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Investment wines

Wine for investment


Bordeaux is the world's best-known wine region - producing alcoholic beverages with high investment potential. The region has the oldest official wine classification, and the wines included in it are at the heart of the world's investment portfolios.

The orderly and hierarchical classification of Bordeaux wine was introduced in 1855 by Napoleon III and remained unchanged for more than 150 years (with one exception made in 1973 for Baron Philippe de Rothschild). The small size of the Bordos estates naturally limits the supply of wine from each château, which ensures market transparency.  Every consumer, collector and investor knows the quantity of wine available and the quality, identical for each barrel and bottle.

However, it is not only Bordeaux wines that can create investment portfolios.  They can be supplemented by drinks from Burgundy, Champagne, Tuscany, but also selected American or Australian winesWines from Tuscany in Italy are worth mentioning, among others, those made with vine varieties that are unusual for the region.

The precursor of this trend in Tuscan wine making is Tenuta San Guido, a producer who in 1968 released the first "supertoscana" - Sassicaia wine - on the market. The risks faced by winemakers in their production have paid off because brand new and unusual drinks have been created, which quickly started to reach dizzying prices. It is currently the most expensive Italian wines.

Investment wines may also include Burgundie wine, which is the homeland of world-famous strains: pinot noir and chardonnay, or Champagne, known for its sparkling wines, which were produced thanks to studies of the famous Benedictine - the house of Pierre Perignon.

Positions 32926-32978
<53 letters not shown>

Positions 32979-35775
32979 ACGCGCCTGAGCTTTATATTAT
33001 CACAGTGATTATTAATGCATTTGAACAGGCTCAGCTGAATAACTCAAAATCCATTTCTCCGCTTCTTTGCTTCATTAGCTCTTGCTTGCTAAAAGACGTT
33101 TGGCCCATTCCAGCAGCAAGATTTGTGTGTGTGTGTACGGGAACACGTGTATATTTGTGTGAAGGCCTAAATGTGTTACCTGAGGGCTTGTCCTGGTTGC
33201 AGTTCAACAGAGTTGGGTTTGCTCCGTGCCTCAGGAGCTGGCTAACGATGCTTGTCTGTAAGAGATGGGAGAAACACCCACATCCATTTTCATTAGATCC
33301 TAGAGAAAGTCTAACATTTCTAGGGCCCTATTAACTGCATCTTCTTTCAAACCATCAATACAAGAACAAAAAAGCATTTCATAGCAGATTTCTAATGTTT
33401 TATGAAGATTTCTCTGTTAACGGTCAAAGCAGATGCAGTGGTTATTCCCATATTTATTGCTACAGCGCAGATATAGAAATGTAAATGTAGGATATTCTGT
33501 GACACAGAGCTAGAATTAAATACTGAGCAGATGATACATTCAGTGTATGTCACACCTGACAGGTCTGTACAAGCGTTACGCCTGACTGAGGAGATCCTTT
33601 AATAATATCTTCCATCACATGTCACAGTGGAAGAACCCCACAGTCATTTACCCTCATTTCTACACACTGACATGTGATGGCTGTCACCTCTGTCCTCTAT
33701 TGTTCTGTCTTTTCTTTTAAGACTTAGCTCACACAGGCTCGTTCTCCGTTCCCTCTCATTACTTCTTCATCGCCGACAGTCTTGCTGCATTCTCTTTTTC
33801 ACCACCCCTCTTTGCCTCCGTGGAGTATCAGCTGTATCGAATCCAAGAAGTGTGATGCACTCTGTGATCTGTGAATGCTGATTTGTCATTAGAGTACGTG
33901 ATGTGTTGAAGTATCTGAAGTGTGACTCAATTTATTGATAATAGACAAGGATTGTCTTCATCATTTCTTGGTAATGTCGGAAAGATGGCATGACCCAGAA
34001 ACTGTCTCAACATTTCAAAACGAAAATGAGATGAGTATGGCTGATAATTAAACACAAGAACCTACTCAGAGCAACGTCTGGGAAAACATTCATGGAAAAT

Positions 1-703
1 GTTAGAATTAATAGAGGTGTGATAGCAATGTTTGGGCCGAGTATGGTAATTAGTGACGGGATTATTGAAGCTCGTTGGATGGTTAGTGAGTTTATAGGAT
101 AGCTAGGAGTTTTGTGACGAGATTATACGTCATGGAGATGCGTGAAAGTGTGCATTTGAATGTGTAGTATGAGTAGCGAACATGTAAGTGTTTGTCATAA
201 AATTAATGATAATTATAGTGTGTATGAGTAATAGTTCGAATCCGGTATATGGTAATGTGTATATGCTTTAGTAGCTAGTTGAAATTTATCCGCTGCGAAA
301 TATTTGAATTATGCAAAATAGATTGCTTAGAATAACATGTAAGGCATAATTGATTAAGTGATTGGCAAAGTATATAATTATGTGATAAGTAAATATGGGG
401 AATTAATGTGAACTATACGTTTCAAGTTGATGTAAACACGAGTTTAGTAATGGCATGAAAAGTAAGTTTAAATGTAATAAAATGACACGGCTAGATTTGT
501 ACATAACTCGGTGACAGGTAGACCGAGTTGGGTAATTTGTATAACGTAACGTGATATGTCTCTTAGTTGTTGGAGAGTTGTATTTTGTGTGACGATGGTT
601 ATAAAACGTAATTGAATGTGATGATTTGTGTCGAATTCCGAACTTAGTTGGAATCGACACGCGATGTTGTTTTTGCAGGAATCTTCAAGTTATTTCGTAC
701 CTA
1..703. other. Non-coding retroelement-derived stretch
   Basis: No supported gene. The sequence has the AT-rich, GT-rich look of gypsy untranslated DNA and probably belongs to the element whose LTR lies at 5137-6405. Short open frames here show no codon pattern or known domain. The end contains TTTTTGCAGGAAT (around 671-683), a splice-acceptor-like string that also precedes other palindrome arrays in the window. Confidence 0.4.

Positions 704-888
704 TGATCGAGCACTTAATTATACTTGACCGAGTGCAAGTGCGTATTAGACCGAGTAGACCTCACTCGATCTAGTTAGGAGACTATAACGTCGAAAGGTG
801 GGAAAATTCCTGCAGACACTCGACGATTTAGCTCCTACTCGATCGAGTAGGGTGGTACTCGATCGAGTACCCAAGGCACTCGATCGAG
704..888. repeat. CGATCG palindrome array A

The portfolio can also be complemented by real American or Australian legends.  American Screaming Eagle and Opus One are now as top-quality as wines at the top of the Bordos classification. The same is true of the Australian Penfolds Grange, which conquers China on a par with top French wines.

Taking into account the current situation and emerging trends on the wine market, the manager constructs wallets based on the most prospective Bordeaux wines and supplements them with icons of the entire culprit world. This strategy creates a collection of wines with the highest investment potential.  In this way, we also gain greater security by relying on consumer demand in different countries, including the large American or Australian markets.

Wine Opus One


In 1979, Lucien Sionneau of Bordoski Château Mouton Rothschild decided to join forces with the owner of one of California's vineyards, Robert Mondavi. Their joint work was supposed to be completely new and unique wine in America.

Baron Philippe de Rothschild himself proposed the name for him.  He decided that it would be Opus One.  In this way, the name would refer to terms used for composers' works.  The joint venture has paid off and Opus One has created a new premium category of ultra-premium wines in the USA.

In 1981, a single box of this wine was auctioned at Napa Valley for $24,000, setting the same price record for Californian wines.

Wine Penfolds Grange


Although the Penfolds vineyard has been in operation since the mid-19th century, i. e. since the time of its establishment in Australia.   Dr Christopher Rawson Penfold came in, this is a real fame she gained only from  the creation of Grange wine

Its creator was the winemaker Max Schubert, who decided to make use of the experience he gained during his trip to Bordeaux.  In 1951 the legendary wine Penfolds Grange was created.  Over the next ten years this beverage won 117 gold, 63 silver and 34 bronze medals as well as 27 trophies and 7 major industry awards.  To this day, the whole world has managed to conquer itself, most recently the Middle Kingdom.

Wine critics


Critics play a very important role in the wine market.  Their authority has an impact on both  the perception of the drink by consumers and its price.  The first violin plays here  Robert M. Parker Jr., American wine critic, who was famous for his high rating in Bordeaux  yearbook 1982.  Robert Parker is the creator of a one hundred degree scale of wine evaluation.

It remains an interpretation of the quality of the drinks.  Analysts are also interested in watching reviews by other critics such as Jancis Robinson, James Suckling, Steven Spurrier, Hugh Johnson.  The role of critics is and will be very important in wine banking.   Therefore, when constructing a portfolio, we take into account the assessments of the most important ones.

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